Nero fiddled as a soloist when Rome burned. But when the Indian Premier League (IPL) went up in flames, there was a whole orchestra in attendance. Ironically, this 13-member orchestra meets today to decide on the fate of its own conductor, accusing him now of distorting the same tune to which they had all willingly swayed and performed.
What was sweet music till the other day has now become a cacophony of threats, allegations, and salacious speculation that is being played out in the public domain without break. The orchestra a.k.a. the Governing Council of the IPL has already closed ranks against the conductor a.k.a. Lalit Modi. But if Modi’s tweets over the weekend are an indication, he is unwilling to go down without a fight.
There seems to be common consensus now that Lalit Modi was running amuck as both commissioner and chairman of the IPL. If even 10 per cent of what is being alleged is true, he has a heck of a lot to explain and, perhaps, a long time to spend in confines less salubrious than the 32nd floor offices of a five-star hotel in mid-town Mumbai where he was parked in for the past few months. If he has broken the laws of the land, of cricket, of corporate governance and of propriety, then that is how it should be.
But questions have to be asked about how Modi managed to get to his omnipotent position and why he was allowed to operate with such impunity for three years. What were his minders doing for the last three years as he was apparently not just making the IPL an enormously successful commercial property, but also a personal fiefdom full of financial irregularities? In other words, why was the IPL Governing Council not governing?
The council is a mix of politicians, industrialists, lawyers, former cricketers and a few ubiquitous board officials who have the incredible ability to be on the right side of power at all times. Farooq Abdullah, Rajiv Shukla, Arun Jaitley, Shashank Manohar, K. Srinivas, Chirayu Amin, Mansur Ali Khan Pataudi, Sunil Gavaskar and Ravi Shastri are some of the luminaries on the governing council.
It now seems that since the IPL appeared to be such a fabulous success it just sort of ran away from them, as they did not bother to check. Yet, each one of the complaints that are now being made about the way the IPL was run could perhaps have been fixed had the governing council been on the ball or, at least, a bit more diligent.
If it is financial fiddling or legal irregularities that are at the foundation of the problem, then there were experienced lawyers and industrialists on the council, who surely had the knowledge and the experience to deal with them. All they had to do was read the balance sheet, look at how the deals were structured, cut down on needless expenses and favours and rework or revoke arrangements which transgressed corporate ethics.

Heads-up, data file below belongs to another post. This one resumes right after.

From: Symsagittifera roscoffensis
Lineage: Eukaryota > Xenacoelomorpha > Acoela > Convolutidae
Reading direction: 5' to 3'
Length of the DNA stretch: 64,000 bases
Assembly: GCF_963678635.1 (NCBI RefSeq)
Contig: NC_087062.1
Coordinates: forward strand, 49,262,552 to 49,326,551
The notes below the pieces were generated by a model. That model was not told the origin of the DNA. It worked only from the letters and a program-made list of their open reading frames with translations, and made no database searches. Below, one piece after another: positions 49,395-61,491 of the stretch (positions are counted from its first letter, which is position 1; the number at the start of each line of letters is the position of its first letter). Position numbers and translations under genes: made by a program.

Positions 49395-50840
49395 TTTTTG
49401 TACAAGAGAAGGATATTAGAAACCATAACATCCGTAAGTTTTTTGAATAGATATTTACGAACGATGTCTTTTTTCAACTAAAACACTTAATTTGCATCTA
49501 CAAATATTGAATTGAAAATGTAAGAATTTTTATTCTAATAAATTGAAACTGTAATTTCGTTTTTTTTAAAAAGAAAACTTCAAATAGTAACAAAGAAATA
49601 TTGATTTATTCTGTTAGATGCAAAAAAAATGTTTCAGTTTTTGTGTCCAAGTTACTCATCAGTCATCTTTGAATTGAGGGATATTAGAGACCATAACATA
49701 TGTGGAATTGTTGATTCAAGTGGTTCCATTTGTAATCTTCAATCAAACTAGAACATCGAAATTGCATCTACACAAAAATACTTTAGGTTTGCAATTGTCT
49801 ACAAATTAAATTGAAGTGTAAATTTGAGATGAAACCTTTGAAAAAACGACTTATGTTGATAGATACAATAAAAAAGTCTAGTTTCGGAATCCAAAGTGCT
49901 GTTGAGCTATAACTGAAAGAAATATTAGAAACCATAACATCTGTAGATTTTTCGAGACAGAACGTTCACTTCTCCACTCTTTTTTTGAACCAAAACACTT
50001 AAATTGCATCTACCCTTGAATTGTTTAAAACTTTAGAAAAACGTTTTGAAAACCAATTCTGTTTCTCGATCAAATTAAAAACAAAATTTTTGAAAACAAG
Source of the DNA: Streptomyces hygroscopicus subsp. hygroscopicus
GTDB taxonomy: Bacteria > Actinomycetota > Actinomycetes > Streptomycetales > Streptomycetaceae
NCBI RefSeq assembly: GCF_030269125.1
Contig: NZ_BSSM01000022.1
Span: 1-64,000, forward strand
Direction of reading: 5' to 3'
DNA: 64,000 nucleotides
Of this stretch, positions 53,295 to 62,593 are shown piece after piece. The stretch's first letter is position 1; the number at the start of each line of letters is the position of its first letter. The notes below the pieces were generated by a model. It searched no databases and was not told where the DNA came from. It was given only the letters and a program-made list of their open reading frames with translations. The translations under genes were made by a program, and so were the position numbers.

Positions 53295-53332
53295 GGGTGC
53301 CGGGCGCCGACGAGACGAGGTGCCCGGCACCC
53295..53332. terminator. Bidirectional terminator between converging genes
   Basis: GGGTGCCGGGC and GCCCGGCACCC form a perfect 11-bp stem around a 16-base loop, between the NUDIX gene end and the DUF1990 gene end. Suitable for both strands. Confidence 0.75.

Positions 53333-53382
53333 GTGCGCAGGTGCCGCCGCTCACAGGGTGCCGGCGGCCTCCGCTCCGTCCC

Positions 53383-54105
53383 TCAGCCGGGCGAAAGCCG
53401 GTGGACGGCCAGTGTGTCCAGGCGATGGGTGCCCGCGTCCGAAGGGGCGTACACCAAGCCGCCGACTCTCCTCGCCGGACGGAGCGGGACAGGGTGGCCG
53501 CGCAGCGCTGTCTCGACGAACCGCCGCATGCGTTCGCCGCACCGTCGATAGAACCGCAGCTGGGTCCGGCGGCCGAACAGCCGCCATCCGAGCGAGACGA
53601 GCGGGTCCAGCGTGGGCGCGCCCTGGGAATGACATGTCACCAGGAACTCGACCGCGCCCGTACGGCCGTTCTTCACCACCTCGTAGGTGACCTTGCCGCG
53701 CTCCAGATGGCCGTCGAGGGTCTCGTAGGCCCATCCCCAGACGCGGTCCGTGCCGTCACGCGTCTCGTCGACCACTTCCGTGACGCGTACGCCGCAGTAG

If it was political favours that were the real cause of the rot, then all those politicians of different political persuasions and dispensations should have known — or made it their business to know — what was going on. And if it was the debasement of the principles of cricket that is the core issue, then three highly respected former captains could have stepped in and put their feet down: we are okay if you want to shorten the length of the boundaries from 75 to 65 yards, but no parties, more discipline, less fun and more cricket.
What these various areas of neglect seem to show is that the IPL’s success became its biggest downfall. Since the tournament hit the ground running and went straight to hyper-acceleration, no one bothered to check how the organisation worked, whether it had a culture or if it followed any core values. Instead, it appears Modi was allowed to work how he liked: ambitious deals that skirted the law, a few sops here and there to family and friends, a run-in last year with the Union home minister over security, another one this year with the external affairs ministry after a diplomatic fracas with Pakistan, and finally — what precipitated the crisis — an attempt to control (or protect, as he claims) the outcome of an auction that did not go to the party he believed was deserving.
The selective leaking that Modi did about the Kochi franchisees certainly opened that proverbial can of worms. But events beg the question: why were no questions asked about the composition of the other consortiums and the credibility of their franchisees for so long? How come blatant conflict of interest was allowed in the case of one governing council member who also became a franchise owner? Modi’s head deserves to be on the chopping block. But there are few other heads here which need to do some talking.
Meanwhile, there’s the future to consider. It is absurd to let the IPL collapse because of managerial impropriety, as nihilists and the lynch-mob would suggest. The biggest casualty in this sordid drama is not who will lose out to whom in national politics, financial deals or the ego battles between pompous cricket officials but public trust. The cricket lovers of India are the biggest stakeholders in the game in India, and they are anguished.
The power struggle for control of the fastest growing sports property in the world may end in a whimper or reach a higher octave today, depending on the resolve and arsenal either side possesses. But that is not now germane to the issue. It’s public trust. To restore this, it is imperative that the act of cleansing is demonstrative, not merely symbolic.